Minerva – an overview

This blog has not had any posts for a while. The main reasons are that I have been busy reading a lot of stuff (but did not have any additional comments on the books I read to blog about) and I have been working on a side project to get some experience building a machine learning framework from scratch. In the process of building it, I have learned a lot of things that I feel could be useful to someone trying a similar endeavor. So I have decided to blog about it.
The framework is called minerva (from the Roman goddess of wisdom). The source code can be found on my github page. My husband and I were looking for a project idea that had the following attributes:

  1. A generic framework for a classification system that could handle various types of data
  2. A high performance framework
  3. Easily scalable
  4. Implements some ideas that have gained interest in the field of ‘deep learning’ a.k.a automatic feature selection

We decided to implement a configurable neural network library from scratch in C++. We wanted this neural network to be able to perform automatic feature selection. After reading some research papers on automatic feature selection, the sparse autoencoder technique seemed promising enough to try out. Originally, the dataset we used for this project came from a Kaggle competition to perform multi-modal gesture recognition from videos. We used this dataset to setup and pipe-clean the flow (which supports images and video inputs). We tried our best to design a system with clean interfaces. We wanted to ensure that supporting different libraries (matrix, images etc) would be very seamless. This came in handy when we decided to add support to run minerva on GPUs. We simply plugged in support for GPU matrix libraries.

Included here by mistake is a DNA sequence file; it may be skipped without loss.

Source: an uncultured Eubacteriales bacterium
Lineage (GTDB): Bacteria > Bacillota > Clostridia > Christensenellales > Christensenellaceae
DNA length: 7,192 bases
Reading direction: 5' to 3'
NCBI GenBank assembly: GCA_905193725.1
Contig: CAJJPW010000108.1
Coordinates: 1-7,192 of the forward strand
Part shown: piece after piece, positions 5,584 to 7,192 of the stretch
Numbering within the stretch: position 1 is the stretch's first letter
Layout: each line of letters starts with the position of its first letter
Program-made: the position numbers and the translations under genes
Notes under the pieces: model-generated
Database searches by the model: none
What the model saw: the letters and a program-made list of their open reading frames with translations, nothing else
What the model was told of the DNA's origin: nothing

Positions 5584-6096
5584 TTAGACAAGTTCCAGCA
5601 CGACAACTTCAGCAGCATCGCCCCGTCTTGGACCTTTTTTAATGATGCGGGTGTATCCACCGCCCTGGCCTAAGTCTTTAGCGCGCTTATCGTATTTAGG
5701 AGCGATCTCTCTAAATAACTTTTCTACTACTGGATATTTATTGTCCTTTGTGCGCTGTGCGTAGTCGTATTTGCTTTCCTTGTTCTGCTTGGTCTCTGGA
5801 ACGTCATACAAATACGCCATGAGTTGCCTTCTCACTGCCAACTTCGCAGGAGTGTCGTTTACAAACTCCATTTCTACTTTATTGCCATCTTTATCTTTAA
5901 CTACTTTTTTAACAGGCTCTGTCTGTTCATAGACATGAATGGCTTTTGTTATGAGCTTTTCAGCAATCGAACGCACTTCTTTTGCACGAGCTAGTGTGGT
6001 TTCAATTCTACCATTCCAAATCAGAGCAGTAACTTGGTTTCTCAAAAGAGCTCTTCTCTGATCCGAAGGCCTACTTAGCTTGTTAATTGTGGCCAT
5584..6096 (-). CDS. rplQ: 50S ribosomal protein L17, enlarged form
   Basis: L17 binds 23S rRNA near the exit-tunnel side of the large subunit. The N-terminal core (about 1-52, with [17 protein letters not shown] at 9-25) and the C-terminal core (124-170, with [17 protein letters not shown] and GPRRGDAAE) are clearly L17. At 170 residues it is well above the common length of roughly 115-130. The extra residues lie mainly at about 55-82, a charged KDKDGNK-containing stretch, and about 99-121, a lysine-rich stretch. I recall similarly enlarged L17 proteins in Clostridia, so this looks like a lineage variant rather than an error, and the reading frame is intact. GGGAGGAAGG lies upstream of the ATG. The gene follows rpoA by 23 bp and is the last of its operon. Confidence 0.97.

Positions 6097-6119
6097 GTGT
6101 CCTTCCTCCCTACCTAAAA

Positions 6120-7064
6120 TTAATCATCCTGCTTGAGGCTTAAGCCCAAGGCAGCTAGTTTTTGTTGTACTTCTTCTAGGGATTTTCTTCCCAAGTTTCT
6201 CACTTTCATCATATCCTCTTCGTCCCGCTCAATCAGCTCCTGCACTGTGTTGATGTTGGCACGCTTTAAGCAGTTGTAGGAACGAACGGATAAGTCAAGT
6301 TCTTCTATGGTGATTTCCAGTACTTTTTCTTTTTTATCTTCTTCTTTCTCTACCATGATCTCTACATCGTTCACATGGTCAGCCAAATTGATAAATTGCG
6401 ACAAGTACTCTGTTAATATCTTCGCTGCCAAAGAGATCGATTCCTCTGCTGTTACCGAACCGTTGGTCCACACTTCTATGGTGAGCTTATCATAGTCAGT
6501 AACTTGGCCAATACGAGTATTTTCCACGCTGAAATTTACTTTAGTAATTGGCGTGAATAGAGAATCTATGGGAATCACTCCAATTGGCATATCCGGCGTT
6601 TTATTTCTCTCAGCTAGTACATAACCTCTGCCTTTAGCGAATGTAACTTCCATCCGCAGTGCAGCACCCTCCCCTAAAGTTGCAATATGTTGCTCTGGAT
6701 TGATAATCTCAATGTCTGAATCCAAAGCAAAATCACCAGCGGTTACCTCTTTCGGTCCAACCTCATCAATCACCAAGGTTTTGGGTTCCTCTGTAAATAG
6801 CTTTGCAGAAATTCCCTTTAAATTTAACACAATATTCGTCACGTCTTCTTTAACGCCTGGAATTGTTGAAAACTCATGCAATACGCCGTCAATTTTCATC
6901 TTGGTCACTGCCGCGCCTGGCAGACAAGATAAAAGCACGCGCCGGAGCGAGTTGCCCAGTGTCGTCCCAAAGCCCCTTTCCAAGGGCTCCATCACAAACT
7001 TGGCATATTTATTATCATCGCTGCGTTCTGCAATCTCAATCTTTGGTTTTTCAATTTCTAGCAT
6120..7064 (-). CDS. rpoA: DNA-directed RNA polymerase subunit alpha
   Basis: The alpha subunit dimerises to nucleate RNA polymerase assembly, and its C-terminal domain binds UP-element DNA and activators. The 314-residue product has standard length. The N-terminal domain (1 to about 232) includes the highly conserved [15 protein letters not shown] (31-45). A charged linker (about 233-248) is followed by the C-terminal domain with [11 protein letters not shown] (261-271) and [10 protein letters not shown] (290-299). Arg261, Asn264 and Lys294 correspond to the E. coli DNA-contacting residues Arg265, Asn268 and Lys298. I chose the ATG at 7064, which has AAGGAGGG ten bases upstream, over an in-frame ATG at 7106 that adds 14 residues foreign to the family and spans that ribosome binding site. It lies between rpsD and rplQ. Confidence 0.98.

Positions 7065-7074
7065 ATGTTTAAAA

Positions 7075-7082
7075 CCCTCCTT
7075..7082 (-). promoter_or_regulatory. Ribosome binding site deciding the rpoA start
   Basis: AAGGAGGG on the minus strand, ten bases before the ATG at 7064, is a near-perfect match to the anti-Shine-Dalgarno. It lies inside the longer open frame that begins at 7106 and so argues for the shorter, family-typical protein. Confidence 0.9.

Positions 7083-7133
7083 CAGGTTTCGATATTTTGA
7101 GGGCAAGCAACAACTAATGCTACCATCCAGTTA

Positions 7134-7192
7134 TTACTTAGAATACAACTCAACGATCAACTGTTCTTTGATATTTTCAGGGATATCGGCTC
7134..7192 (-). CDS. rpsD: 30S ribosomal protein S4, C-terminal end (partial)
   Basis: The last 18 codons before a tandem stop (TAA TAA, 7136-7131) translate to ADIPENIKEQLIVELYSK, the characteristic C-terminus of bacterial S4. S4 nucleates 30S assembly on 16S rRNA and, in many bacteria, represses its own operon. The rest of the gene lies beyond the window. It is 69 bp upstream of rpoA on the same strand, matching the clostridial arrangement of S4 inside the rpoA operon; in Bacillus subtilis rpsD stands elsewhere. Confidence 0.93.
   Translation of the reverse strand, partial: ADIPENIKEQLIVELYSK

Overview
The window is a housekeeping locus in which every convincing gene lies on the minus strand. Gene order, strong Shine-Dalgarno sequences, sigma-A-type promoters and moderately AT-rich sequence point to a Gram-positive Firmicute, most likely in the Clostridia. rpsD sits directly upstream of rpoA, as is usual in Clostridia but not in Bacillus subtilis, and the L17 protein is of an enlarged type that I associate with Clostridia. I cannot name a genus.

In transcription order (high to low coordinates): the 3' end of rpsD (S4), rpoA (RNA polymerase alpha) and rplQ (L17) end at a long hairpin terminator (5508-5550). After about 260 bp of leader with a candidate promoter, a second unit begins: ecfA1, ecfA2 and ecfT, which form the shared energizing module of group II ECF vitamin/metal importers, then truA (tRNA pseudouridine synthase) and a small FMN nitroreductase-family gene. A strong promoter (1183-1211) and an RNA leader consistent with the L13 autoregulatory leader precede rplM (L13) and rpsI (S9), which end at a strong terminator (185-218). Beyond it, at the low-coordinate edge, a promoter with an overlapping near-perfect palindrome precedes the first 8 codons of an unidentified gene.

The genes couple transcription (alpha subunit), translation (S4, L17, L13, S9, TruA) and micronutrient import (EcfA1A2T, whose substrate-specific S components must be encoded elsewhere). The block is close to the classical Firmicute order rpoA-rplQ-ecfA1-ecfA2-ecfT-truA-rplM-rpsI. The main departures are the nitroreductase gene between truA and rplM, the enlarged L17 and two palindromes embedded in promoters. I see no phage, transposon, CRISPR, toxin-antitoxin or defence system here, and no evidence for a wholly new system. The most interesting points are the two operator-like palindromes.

So, how do you use minerva? Well it isn’t as easy as pressing a button or running an executable / script (although I plan to add support for a simpler way by adding a wrapper script in the near future). But for now, there are four main steps.

  1. Creation of the neural network – In this step, we create an initial model of a neural network.
  2. Unsupervised Learning – In this step, we run the model from previous step with a lot of input data in ‘unsupervised learning’ mode. The result of this step is a feature selector neural network. More details follow.
  3. Supervised Learning – Run the feature selector model generated in above step in ‘supervised learning’ mode by running labeled training data. The result of this step is a classifier neural network.
  4. Classify (Test) – In this test we run test data on the classifier neural network and generate output labels for the test data.